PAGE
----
“Indira Gandhi made many strategic decisions. She merged Sikkim with India and helped Bangladesh and RA & W formed under her guidance. Till her decision of sending the Army into the Golden Temple, which she had to pay with her life.”

“With time, Rajeev Gandhi had learned and matured. He had learned his lessons and was ready to implement many new policies to improve things, but unfortunately, he was assassinated. If he would have been the Prime Miniter in 1991, he would have done far better, and India would have been much ahead now.”

“Rahul Gandhi has no ministerial experience. The government is not only about policies. It is also about implementing and scaling. He is lacking there right now. To put it clearly, he does not have enough experience.”

Reporting Kargil War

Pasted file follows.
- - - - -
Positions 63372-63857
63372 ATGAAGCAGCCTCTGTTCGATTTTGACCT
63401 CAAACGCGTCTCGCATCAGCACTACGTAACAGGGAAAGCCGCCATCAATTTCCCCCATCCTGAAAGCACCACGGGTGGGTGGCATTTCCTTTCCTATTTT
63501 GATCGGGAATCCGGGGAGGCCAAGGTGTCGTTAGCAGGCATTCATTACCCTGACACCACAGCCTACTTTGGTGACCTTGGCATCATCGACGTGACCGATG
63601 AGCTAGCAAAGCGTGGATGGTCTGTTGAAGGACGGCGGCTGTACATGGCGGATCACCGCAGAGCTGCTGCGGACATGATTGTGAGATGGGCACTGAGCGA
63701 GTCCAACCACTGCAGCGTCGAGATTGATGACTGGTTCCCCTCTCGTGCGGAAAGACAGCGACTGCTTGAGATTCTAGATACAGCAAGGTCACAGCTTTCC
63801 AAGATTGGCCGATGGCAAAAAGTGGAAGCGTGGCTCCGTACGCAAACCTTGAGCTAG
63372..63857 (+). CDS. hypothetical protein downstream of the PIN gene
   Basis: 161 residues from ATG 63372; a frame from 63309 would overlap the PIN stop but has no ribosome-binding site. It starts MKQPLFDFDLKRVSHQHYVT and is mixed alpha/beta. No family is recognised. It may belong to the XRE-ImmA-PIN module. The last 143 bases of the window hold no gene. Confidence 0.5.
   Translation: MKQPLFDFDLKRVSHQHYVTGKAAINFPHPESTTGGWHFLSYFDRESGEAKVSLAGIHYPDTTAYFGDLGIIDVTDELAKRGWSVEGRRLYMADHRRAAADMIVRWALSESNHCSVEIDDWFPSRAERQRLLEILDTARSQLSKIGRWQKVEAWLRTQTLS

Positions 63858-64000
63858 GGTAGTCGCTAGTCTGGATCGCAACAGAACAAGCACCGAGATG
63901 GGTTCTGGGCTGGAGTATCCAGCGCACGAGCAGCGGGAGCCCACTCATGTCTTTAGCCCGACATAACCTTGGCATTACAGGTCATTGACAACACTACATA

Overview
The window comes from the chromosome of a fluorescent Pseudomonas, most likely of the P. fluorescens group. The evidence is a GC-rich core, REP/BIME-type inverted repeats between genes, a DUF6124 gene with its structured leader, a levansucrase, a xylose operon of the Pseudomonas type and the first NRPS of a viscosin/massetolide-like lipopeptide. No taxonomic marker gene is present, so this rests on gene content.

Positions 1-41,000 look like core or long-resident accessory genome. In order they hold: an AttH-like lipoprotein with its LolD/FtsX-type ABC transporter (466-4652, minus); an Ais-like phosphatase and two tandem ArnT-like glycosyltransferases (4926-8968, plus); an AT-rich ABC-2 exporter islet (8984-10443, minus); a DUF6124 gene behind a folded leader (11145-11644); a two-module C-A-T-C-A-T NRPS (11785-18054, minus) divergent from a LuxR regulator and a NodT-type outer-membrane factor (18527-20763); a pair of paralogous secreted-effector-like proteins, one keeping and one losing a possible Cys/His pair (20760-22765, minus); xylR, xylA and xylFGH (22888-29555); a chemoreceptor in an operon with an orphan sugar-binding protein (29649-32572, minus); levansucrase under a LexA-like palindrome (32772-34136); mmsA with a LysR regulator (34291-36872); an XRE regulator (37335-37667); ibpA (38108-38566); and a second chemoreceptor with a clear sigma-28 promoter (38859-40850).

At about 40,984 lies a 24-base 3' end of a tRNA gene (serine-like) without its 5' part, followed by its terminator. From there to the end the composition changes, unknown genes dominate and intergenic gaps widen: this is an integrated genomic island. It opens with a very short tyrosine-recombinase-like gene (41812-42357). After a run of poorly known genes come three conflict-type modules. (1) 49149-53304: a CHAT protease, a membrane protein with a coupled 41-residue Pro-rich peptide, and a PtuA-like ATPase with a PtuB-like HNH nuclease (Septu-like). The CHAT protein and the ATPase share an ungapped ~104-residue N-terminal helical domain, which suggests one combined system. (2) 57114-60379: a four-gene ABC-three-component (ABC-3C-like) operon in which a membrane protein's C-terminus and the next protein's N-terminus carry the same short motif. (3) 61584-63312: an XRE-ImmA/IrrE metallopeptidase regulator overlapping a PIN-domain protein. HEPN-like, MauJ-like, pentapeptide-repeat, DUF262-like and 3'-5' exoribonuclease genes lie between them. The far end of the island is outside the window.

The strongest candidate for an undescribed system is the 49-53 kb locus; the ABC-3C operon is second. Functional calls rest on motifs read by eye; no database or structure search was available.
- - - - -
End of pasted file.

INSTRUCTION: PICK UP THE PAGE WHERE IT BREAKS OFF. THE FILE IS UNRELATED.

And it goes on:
“The credit of my reporting in Kargil goes to my editor. I got a call that comes to Delhi, and from there, you are going to Leh. It was a big opportunity and responsibility. But I was scared because I had a family. I was excited.”

“I went there on Wednesday morning, and the report needs to be in Delhi by Friday night. We took some food along. It was a difficult situation, but the tougher part was after the war. We covered stories that were uncomfortable for the government and military. We raised questions about intelligence failure and what went wrong.”

Situation In The Northeast

“There is no comparison between the Northeast now and back then. The belongingness towards India was not there. But now it has improved. The effect of partition was more towards the northeast. Development and connectivity suffered. Jawaharlal Nehru didn’t bother much about the northeast. Vajpee did many things and helped along in developing, and Modiji has continued on that.”

Thank You!